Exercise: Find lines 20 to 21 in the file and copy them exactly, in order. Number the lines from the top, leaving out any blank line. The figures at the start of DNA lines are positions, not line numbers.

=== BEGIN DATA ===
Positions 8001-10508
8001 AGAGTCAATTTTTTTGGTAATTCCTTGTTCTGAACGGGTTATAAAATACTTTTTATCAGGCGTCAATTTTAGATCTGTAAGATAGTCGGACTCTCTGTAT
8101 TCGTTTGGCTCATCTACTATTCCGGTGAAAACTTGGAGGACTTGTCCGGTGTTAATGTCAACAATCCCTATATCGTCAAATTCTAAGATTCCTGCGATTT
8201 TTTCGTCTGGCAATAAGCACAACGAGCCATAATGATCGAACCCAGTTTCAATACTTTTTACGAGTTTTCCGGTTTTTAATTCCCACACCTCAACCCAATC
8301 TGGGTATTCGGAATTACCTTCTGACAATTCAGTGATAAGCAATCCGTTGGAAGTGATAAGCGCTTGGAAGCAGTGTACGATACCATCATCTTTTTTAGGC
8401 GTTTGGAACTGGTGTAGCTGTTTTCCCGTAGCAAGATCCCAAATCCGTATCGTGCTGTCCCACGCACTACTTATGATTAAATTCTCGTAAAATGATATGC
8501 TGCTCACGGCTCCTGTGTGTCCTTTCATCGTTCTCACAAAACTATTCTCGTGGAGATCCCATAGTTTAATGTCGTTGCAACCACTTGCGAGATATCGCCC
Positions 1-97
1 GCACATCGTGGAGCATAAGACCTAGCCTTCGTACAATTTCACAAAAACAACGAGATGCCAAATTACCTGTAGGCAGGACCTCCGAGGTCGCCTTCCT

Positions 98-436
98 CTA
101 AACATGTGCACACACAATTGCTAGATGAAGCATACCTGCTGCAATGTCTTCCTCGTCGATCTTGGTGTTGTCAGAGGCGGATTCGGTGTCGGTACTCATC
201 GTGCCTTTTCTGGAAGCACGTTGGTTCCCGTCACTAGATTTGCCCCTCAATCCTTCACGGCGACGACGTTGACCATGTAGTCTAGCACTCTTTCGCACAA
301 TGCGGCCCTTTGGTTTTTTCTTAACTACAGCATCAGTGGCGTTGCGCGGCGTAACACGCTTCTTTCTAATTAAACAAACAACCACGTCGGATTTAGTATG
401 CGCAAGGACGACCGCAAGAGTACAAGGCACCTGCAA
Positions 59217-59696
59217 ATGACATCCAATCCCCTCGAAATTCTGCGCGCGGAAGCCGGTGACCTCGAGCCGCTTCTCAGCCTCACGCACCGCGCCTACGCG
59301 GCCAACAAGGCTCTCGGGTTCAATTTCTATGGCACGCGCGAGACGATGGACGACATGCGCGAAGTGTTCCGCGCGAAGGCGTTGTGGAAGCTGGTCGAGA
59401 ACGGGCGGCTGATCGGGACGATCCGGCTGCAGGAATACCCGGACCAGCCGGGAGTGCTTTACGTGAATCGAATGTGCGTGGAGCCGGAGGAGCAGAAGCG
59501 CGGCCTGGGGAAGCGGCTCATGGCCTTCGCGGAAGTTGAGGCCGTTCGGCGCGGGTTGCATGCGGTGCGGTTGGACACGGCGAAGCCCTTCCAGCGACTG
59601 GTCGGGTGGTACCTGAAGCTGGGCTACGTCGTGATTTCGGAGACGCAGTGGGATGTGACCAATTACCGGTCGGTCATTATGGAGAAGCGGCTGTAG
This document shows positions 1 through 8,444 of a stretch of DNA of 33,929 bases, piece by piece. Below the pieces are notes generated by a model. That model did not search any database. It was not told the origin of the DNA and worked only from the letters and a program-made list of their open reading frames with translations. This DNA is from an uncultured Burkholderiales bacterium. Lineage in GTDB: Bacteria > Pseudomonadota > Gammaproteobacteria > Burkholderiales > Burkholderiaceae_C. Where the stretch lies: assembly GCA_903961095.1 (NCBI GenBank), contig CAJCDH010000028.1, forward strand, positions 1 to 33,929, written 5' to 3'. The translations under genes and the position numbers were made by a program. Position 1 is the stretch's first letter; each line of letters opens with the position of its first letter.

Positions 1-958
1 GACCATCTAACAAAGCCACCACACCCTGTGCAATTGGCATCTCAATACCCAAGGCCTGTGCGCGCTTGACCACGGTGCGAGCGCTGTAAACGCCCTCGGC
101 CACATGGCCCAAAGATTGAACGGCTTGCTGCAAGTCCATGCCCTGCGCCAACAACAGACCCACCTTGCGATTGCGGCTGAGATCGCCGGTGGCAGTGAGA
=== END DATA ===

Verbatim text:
59501 CGGCCTGGGGAAGCGGCTCATGGCCTTCGCGGAAGTTGAGGCCGTTCGGCGCGGGTTGCATGCGGTGCGGTTGGACACGGCGAAGCCCTTCCAGCGACTG
59601 GTCGGGTGGTACCTGAAGCTGGGCTACGTCGTGATTTCGGAGACGCAGTGGGATGTGACCAATTACCGGTCGGTCATTATGGAGAAGCGGCTGTAG